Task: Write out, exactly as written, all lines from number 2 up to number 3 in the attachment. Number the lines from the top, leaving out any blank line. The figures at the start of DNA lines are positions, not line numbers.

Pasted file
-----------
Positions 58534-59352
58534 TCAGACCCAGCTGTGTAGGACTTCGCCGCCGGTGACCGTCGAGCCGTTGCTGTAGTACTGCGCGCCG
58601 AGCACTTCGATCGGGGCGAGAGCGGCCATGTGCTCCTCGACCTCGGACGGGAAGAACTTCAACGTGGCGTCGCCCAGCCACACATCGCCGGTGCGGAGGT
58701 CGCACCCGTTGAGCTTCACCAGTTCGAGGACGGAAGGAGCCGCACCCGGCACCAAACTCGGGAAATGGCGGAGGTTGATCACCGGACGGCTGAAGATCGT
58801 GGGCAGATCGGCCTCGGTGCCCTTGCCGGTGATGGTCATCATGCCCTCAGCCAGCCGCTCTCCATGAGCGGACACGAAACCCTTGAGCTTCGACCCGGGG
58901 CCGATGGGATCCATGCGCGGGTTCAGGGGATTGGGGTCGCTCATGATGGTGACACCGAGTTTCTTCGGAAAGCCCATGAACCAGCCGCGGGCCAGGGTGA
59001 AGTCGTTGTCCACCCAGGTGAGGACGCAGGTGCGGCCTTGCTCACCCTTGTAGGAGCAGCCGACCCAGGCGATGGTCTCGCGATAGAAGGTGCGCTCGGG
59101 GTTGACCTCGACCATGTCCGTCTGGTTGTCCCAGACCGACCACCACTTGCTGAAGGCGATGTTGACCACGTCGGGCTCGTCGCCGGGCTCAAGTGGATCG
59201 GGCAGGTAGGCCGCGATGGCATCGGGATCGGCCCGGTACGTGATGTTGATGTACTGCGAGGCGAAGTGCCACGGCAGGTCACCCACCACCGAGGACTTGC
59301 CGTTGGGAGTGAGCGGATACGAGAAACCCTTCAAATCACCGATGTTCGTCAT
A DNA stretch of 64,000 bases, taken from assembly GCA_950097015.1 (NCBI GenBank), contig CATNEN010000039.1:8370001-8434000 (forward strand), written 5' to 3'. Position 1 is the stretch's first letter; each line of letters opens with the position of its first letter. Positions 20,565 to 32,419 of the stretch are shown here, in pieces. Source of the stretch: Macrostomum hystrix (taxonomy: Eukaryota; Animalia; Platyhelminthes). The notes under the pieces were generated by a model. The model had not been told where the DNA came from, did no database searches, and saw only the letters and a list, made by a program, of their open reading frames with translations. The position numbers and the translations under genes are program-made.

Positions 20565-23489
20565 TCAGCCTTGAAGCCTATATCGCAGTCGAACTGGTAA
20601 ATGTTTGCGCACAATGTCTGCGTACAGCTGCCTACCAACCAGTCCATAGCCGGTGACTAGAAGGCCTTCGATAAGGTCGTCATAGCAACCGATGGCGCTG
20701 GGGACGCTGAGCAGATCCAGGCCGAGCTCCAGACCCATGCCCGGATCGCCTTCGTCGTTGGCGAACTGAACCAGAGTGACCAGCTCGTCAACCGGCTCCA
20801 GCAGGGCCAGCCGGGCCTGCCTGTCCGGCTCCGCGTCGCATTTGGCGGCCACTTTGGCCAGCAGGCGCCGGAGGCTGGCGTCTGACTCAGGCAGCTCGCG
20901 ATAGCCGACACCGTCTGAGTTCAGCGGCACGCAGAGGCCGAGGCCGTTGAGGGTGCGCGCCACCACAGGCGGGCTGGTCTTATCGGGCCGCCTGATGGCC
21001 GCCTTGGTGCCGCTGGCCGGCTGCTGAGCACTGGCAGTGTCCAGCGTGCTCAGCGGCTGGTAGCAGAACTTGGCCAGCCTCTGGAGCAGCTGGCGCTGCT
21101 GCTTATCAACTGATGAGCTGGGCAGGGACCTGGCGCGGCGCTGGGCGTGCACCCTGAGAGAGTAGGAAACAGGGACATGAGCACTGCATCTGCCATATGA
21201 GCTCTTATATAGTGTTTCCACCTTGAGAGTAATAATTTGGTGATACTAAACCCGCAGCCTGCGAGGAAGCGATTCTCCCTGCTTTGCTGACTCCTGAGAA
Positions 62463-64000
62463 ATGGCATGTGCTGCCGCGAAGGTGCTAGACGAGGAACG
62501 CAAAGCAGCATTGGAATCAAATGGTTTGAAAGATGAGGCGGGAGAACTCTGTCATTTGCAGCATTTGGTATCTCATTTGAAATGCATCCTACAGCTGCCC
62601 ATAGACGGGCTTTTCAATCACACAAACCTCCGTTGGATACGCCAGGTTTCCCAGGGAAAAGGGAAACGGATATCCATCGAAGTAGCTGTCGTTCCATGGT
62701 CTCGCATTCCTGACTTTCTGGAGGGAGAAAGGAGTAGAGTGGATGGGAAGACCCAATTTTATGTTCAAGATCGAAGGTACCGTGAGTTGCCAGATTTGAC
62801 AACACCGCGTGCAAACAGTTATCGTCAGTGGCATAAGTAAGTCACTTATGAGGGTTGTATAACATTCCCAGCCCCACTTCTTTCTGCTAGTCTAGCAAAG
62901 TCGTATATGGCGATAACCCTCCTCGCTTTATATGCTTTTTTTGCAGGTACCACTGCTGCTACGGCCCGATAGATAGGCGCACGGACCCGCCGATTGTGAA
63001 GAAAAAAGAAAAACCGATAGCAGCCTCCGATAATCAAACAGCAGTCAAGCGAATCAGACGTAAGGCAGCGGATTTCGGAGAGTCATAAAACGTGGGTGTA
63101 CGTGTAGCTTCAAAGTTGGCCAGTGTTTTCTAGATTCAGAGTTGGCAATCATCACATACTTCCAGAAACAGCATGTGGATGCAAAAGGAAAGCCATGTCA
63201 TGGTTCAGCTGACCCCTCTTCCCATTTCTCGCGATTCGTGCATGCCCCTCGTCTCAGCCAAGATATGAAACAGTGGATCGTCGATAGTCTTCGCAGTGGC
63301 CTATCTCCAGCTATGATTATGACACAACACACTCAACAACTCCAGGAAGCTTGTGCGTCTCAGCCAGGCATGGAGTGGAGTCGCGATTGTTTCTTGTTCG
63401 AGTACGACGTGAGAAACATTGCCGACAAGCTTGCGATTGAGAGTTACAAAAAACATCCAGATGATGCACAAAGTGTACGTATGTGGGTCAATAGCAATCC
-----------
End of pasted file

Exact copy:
58534 TCAGACCCAGCTGTGTAGGACTTCGCCGCCGGTGACCGTCGAGCCGTTGCTGTAGTACTGCGCGCCG
58601 AGCACTTCGATCGGGGCGAGAGCGGCCATGTGCTCCTCGACCTCGGACGGGAAGAACTTCAACGTGGCGTCGCCCAGCCACACATCGCCGGTGCGGAGGT